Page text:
lunes, marzo 21, 2016

A Strong IEEE Coalition Might be Required to Start Transforming the Power Industry Part 6 of 6

Jose Antonio Vanderhorst-Silverio | Jul 11, 2010

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Applying the IEEE tagline Advancing Technology for Humanity to the power (and maybe gas and water) grids is the mean to propose the need for a strong coalition to initiate a transformation for Advancing Grids for Customers. It is very urgent and important for the IEEE Smart Grid Group of LinkedIn to start a practical coalition in every way, as soon as possible, to advance this technology for humanity, since “IEEE is the only organization able to thoroughly provide the diversity of expertise, information, resources, and vision needed to realize the Smart Grid’s full promise and potential.” Relative to humanity, we IEEE members able to contribute should go the IEEE Code of Ethics to reflect if we like the person we have become.
A Strong IEEE Coalition Might be Required to Start Transforming the Power Industry Part 6 of 6
  
By José Antonio Vanderhorst-Silverio, Ph.D.
Creator of the EWPC-AF
Systemic Consultant: Electricity

First posted in the GMH Blog, on July 4th 2010.
Copyright © 2010 José Antonio Vanderhorst-Silverio. All rights reserved. No part of this article may be reproduced or transmitted in any form or by any means, electronic or mechanical, including photocopying and recording, without written permission from José Antonio Vanderhorst-Silverio. This article is an unedited, an uncorrected, draft material of The EWPC Textbook. Please write tojavs@ieee.org to contact the author for any kind of engagement.
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In response to posts by a 9th and a 10th persons, I added the following: 

I think we have gone through a normal process of having a lot of diverging posts at the beginning and recently a lot of converging posts that started with the help of the 2nd person post, which in turn led to my specific suggestion to initiate the smart grid transformation process. After that, we have already received posts that I think correspond to coming up agreements on the SGEF, like the one that the 8th person suggested.

Don't get me wrong, everyone is free to add what best they feel is their contribution, whether converging or diverging. In fact, getting a bit philosophical, most of us know that it is very difficult to get ourselves out of Plato’s cave. Most of us get out the cave for a moment to later go back in after seeing the light. Maybe we are afraid to see ourselves as instruments of something larger than ourselves to emerge for the benefit of all stakeholders, which to save face might be perceived to be contrary or neutral by our peers.

In that light, Joseph Jarwosky, one of the authors of the book Presence (the others are Peter Senge, C. Otto Scharmer, and Betty Sue Flowers) said:

“I’ll never forget one particular interview I had with a senior executive. As our conversation progressed and he opened up more and more, he began to talk about all the compromises he had made in his life in order to ‘climb the ladder’ in the corporation. He hadn’t really thought a lot about it at that time; it seemed that he was just doing what he had to be successful. He said exactly the same thing [that Hitler’s secretary], that he totally lost his capacity to feel and sense. Eventually he just looked at me and said, ‘I don’t really like the person I’ve become.’”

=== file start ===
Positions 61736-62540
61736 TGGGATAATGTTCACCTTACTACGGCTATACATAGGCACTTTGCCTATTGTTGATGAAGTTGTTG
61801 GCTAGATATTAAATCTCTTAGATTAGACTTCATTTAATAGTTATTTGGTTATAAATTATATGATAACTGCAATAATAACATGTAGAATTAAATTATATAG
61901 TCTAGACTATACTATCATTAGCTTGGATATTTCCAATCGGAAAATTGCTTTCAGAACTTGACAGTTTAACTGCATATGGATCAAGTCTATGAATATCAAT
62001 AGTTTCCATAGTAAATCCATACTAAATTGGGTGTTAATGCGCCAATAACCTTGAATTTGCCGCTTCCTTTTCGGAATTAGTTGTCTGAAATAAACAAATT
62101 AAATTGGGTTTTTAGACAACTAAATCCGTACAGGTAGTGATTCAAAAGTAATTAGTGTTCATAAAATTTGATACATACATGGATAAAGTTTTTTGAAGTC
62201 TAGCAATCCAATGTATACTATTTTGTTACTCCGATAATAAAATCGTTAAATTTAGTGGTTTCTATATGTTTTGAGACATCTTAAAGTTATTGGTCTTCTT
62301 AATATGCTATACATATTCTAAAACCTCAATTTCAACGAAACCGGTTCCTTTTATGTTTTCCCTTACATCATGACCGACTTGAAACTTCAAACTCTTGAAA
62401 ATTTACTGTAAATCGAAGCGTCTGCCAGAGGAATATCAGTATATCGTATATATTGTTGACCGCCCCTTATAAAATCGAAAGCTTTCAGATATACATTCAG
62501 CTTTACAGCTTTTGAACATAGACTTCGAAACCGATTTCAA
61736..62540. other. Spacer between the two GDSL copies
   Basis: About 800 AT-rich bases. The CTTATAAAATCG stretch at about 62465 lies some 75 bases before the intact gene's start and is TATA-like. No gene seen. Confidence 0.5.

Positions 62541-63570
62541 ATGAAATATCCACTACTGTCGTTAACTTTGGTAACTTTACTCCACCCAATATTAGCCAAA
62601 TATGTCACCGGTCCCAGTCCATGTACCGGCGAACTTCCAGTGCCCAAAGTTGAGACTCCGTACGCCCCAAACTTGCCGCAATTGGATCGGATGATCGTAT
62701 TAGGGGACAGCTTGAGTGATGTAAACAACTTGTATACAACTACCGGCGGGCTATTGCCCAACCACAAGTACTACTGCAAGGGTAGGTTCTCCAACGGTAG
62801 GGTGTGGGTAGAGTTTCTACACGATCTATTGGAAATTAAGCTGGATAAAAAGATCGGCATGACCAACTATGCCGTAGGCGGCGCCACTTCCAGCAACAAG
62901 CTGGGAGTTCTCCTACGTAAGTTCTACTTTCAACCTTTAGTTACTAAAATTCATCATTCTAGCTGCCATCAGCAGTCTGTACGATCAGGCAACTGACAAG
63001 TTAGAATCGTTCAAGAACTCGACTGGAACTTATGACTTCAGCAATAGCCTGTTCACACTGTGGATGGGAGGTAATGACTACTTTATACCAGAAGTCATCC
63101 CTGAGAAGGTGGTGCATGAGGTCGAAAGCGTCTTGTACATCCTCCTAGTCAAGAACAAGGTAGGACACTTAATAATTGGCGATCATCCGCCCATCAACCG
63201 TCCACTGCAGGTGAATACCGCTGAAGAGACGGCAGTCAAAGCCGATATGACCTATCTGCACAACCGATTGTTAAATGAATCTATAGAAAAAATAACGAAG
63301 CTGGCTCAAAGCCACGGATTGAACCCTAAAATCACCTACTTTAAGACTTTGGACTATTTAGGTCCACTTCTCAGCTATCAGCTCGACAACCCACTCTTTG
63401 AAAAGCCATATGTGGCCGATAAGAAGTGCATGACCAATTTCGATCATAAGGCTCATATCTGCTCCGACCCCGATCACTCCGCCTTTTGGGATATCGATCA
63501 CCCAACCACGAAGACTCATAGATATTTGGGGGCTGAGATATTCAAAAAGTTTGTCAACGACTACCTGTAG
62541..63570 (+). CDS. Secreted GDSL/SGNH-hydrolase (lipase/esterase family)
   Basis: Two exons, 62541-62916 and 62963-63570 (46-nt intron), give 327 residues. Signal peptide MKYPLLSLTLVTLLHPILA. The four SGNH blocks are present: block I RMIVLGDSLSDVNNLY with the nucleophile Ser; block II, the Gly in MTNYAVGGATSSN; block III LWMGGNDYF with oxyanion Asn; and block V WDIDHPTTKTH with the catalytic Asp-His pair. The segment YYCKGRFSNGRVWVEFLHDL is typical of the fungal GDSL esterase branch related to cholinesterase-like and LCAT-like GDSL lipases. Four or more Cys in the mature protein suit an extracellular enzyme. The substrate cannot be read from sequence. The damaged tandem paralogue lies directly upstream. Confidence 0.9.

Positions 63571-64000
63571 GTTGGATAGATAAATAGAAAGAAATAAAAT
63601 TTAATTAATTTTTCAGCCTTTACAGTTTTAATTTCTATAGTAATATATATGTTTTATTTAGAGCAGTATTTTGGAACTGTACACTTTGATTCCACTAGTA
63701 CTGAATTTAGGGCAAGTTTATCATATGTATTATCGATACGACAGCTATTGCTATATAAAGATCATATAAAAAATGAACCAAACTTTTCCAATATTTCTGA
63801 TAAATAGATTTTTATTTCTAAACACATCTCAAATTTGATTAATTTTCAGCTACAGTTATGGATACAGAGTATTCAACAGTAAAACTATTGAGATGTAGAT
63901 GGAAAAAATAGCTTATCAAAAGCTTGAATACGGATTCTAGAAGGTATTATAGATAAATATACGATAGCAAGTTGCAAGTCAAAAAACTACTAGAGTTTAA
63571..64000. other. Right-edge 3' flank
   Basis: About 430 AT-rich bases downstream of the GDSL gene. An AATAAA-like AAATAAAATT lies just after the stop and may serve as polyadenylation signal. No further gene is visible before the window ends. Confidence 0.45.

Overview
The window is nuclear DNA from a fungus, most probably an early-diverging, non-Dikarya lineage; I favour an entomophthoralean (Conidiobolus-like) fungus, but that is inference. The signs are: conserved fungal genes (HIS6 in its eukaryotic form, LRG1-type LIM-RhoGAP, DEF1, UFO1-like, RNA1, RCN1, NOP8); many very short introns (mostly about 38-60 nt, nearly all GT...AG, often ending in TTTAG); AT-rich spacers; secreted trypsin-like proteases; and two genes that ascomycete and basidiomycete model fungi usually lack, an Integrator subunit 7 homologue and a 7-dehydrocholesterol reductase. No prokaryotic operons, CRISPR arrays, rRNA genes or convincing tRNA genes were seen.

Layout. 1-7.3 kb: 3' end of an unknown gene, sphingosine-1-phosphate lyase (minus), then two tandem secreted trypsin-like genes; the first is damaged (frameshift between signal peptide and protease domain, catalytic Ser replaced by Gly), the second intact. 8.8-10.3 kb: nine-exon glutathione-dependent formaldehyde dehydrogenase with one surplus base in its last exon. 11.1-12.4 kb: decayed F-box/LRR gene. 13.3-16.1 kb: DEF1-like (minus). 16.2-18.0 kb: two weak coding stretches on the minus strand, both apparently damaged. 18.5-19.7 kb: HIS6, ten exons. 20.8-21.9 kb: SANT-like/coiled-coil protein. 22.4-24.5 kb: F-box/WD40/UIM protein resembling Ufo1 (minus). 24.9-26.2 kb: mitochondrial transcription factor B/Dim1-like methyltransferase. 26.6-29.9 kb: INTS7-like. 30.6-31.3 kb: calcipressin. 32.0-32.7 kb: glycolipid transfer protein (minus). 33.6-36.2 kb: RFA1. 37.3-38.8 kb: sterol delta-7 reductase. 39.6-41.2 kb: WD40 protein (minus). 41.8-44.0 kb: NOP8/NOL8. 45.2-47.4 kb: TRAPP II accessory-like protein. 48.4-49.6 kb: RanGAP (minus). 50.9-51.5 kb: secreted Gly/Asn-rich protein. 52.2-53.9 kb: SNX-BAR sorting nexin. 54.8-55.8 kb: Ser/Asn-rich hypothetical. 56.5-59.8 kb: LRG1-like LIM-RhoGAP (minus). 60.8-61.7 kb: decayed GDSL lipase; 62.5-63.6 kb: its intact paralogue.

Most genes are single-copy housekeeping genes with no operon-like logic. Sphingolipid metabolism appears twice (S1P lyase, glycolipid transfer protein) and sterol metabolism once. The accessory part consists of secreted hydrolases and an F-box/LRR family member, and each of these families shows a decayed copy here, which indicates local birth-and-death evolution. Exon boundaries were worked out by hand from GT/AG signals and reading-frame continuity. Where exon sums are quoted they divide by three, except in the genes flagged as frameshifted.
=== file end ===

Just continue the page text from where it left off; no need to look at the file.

“So the shadow side of being an instrument is losing our sense of autonomy, our will, and the real ability to make choices,” said Otto… “Yes, and our humanity – our capacity to sense and feel,” said Betty Sue.

Having said that, now we have received two interesting and intelligent posts by Luis and specially that of Arun, that somehow seem to me (very subjectively) not to fit at this time of the generative dialogue and even to diverge. In fact, it is that of Arun which move me to add this post.

Arun, please correct me if I am wrong, by explaining what is intended with “Engineers are the one who solve simple things in a complex manner,” whether it is actually written so as to diverge or actually intended to converge, in particular about the said agreement(s) on the SGEF. I say with a lot of respect that what has been written about the EWPC-AF is the job of an architect that solves complex things in a simple manner.

Maybe at this point, someone would add that to get more customers’ points of view, we may think to organize some kind of market research to help on making agreements on a political basis instead of through the suggested architecture competition between 2GRs on the TALC. However, to support the latter approach, I submit to the consideration of all of you the December 2007 article (now with 4404 views) Market Research Doesn’t Work Yet for Demand Integration, whose summary says:

“Demand integration is a discontinuous innovation and the reason why the responses of customers are way off with respect to the non-trivial concept of demand response. Politics should NOT continue to play major interventions in regard to betting on outcomes in alternative energy and demand response, as the installation of AMI is developed by 2GRs under competition. Great opportunities are waiting “that promises much more value creation over time” under the EWPC paradigm shift.”

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